The NBA’s Crossover Kings: Allen Iverson, Dwyane Wade, Kobe Bryant, and more…
What’s good, basketball fans?
The Articles That Diminish My Credibility as a Writer series continues with a look at the current NBA players most skilled at faking, fooling and generally freaking their defenders. Although the title suggests a fairly limited number of selection criteria, I’ll be considering more than simply crossovers for this list, although they remain the primary factor in my decisions. As with previous articles, the players are not ranked in any particular order.
Let’s get right into things.
One, two, cup, lean, shake, step and switch. Although it has since been outlawed, Allen Iverson once owned the license for one of the most dangerous weapons in the league, a move so effective that he turned Mike with it twice in a single play. As a sub-six-footer weighing something in the region of one hundred and sixty pounds as a rookie, The Answer didn’t have the option to power through his opponents, and, even with a forty-something-inch vertical, he was rarely in a position to go over them. That left him to figure out ways to beat his defenders to the basket, and he often chose to do so not with raw speed, but rather with an array of ball and body fakes which made for almost as many highlights as buckets. While his trademark crossover was deemed illegal by the league, A.I. still has more shakes than a Dairy Queen, and even with a little less spring in his step, there’s still a good chance he’ll pull one out of the bag on any given night.
The man known as “Too Easy” at Rucker Park may be known more for his jams than crossovers, but that doesn’t mean that he isn’t capable of losing his defenders as creatively as any other guard in the league. Although most nowadays move their men with multi-directional dribbling, Baron makes his defenders look silly with slick spin moves, the likes of which we haven’t often seen this millennium. If anybody else saw how he put Manu in the spin cycle with a shifty three-sixty, they’ll know what I’m talking about.
Another little man with a reputation founded on aerial exploits, Franchise has a sizeable repertoire of crossover moves, his favourite being the ever-reliable lean-right-cross-left, opening up the lane for all sorts of fun. He once crossed Peja so quickly that he actually looked over the wrong shoulder after Steve blew by him, apparently unaware what had happened even after he’d been beaten.
To the representative(s) of Dwyane Wade, Jr.,
I am writing this letter to formally state my intention to mount legal action against Mr. Dwyane Wade. During a recent NBA contest between the Miami Heat and Cleveland Cavaliers, your client crossed one Eric Snow with such ferocity that several bones in his ankles shattered. Although watching the aforementioned game thousands of miles away from my home in the south of England, I was struck by two errant shards, later identified as parts of Mr. Snow’s talus and navicular bones. Not only did I suffer damage to my vintage Gheorghe Muresan jersey, but I also hyper-extended my vocal cords screaming “Did you see that?” repeatedly following the play.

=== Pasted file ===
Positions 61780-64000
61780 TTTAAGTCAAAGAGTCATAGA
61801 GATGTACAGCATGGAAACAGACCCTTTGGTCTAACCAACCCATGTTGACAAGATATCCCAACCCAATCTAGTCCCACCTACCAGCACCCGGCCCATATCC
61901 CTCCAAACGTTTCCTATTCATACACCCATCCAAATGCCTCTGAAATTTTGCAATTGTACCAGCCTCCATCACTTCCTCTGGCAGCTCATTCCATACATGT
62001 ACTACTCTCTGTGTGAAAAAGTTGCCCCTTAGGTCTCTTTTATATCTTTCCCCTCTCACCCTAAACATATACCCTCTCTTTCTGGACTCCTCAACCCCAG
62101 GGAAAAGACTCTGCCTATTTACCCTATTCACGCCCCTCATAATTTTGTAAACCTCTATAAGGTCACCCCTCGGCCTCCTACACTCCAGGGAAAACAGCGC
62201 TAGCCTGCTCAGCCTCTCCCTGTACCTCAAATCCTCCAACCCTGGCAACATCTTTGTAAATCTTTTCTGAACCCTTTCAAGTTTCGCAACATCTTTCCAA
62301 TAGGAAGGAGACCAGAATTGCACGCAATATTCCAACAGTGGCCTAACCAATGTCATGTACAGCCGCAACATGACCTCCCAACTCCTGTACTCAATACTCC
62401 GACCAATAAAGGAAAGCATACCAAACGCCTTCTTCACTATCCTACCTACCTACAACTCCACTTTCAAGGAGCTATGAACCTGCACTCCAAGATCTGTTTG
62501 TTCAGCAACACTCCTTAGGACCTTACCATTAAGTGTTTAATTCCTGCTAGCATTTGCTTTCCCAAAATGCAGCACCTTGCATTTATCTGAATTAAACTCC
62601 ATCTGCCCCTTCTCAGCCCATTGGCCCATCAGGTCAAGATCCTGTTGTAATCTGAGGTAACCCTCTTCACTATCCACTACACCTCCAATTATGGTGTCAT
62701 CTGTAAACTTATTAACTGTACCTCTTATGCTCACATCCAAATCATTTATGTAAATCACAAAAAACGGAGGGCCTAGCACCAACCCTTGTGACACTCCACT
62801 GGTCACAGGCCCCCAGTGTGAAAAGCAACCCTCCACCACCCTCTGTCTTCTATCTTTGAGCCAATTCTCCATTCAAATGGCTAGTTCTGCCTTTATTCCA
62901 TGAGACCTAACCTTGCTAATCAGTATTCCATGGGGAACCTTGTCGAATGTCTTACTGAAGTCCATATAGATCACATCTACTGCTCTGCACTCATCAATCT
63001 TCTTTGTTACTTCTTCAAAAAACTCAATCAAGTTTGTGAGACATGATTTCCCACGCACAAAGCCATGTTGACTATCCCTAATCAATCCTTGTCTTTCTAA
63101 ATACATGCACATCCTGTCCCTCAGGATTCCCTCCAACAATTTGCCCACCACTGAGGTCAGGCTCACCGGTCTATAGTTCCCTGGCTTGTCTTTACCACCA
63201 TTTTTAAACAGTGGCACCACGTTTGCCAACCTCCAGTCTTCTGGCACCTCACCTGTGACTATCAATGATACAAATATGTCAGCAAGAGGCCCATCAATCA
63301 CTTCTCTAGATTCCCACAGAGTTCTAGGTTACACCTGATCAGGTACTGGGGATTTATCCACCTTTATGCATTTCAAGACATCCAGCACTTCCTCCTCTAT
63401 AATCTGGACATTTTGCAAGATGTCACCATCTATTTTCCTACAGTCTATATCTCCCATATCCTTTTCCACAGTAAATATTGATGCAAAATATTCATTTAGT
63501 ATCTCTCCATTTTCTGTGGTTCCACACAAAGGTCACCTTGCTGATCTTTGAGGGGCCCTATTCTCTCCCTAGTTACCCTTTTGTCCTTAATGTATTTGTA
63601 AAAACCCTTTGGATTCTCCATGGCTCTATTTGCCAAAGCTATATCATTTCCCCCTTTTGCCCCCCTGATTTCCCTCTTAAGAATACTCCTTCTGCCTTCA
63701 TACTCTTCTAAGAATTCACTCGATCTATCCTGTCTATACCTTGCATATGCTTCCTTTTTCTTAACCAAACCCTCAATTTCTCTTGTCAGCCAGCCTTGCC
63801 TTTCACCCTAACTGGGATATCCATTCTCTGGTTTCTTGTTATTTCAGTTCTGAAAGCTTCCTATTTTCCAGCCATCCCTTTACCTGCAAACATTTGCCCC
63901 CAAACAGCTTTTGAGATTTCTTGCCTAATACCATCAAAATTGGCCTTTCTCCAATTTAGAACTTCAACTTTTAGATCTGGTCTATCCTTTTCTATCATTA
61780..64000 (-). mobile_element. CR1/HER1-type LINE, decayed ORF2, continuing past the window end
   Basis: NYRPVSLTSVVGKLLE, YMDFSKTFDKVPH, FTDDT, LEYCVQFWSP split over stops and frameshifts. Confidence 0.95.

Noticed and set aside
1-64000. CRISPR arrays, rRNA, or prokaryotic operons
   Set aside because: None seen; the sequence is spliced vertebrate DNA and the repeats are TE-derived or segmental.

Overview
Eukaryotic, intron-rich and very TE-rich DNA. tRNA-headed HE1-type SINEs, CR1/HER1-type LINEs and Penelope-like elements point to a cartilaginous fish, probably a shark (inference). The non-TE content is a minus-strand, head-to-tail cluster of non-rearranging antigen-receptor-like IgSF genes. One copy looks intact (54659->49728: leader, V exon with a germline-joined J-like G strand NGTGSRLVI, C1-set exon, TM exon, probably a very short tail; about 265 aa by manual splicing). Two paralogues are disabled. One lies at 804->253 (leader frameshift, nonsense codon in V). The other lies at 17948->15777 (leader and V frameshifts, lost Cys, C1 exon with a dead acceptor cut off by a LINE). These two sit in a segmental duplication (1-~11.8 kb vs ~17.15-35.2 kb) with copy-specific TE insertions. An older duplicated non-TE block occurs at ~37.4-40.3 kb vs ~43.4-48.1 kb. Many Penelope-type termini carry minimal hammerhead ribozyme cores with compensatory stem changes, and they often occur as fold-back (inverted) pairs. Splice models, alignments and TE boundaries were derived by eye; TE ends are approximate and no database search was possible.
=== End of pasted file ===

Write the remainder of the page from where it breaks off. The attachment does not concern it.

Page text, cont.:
I will accept as compensation either one million dollars U.S., or a guarantee that Dwyane will do it again. If he can show me how, I’ll even drop the civil case.
With Steph dribbling casually at the top of the key and Yao crouched in an awkward defensive stance, the most I was expecting was an interesting photograph highlighting the humorous mismatch. Marbles, however, decided to give us a poster, putting in a wicked fake to the left before switching it over, dropping the gentle giant from several feet away. Although more specific details of the play itself have slipped my mind, I still vividly remember yelling “Timber” as Mr. Ming crashed to the floor.
Whit may have toned his game down a little, but the playground style still shows through at times. As one of the few players with an effective hesitation cross in their arsenal, he’s capable of shifting defenders not only left and right, but also upwards while maintaining his handle, allowing him to blow by them for the easy two or a dish inside. Try it yourselves before you dismiss it as a simple move which preys on the stupidity of your opponent, and you’ll see that it’s surprisingly difficult to pull off.
My favourite Kobe highlight came when he took off from behind the dotted line and threw down a monster right-hander on the then-unknown (and bald) Ben Wallace of the Washington Wizards. While the dunk may have been considered the main attraction, it’s important not to forget that KB8 ended up in the middle of the paint as a result of a sweeping crossover that left his defender frozen to the floor. It may not be his most heralded skill, but Kobe’s ability to wrap opponents around themselves should not go unmentioned.
He may not be known as “Skip” to most nowadays, but Rafer Alston still has a bag of dribble tricks so swift and intricate that they can cross a spectator’s eyes as well as a defender’s legs. To quote MF DOOM, “You can’t take the street out the street person.” Fortunately for us, that means we’ll be seeing at least a few moves this year from Alston that would be more at home on the blacktop somewhere in New York.
That’s all for today’s edition of The Blog. As always, you can reach me at [email protected] with your comments, questions and suggestions. Make sure to check back again tomorrow for the next instalment. Until then, take it easy.